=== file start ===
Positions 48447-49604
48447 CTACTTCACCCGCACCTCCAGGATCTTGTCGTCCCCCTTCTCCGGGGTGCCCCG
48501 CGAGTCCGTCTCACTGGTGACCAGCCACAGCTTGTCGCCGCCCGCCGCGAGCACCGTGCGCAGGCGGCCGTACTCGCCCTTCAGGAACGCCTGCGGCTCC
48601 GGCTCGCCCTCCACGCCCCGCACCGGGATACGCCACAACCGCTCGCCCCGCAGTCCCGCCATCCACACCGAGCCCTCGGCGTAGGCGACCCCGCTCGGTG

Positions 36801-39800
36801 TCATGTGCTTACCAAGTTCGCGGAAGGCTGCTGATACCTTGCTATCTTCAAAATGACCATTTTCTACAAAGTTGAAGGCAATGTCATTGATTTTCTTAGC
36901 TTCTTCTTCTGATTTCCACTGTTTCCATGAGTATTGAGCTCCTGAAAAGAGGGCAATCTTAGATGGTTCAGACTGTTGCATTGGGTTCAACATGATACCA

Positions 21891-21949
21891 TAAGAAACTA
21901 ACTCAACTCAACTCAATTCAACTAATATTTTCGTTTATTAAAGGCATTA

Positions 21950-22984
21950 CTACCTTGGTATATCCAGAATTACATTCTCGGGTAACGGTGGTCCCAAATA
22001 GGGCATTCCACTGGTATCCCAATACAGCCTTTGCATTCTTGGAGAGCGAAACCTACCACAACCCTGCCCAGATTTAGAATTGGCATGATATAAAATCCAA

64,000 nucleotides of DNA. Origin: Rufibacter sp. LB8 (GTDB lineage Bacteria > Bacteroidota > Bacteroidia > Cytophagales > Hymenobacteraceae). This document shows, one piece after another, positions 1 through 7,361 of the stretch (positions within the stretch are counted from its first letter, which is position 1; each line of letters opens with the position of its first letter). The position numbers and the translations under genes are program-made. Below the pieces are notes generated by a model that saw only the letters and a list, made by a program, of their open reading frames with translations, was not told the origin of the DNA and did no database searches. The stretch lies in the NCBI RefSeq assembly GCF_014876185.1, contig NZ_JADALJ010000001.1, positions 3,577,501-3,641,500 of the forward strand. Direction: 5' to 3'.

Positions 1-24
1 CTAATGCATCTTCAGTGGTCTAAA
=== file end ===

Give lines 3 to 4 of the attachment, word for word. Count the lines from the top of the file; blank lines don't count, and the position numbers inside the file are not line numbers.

48501 CGAGTCCGTCTCACTGGTGACCAGCCACAGCTTGTCGCCGCCCGCCGCGAGCACCGTGCGCAGGCGGCCGTACTCGCCCTTCAGGAACGCCTGCGGCTCC
48601 GGCTCGCCCTCCACGCCCCGCACCGGGATACGCCACAACCGCTCGCCCCGCAGTCCCGCCATCCACACCGAGCCCTCGGCGTAGGCGACCCCGCTCGGTG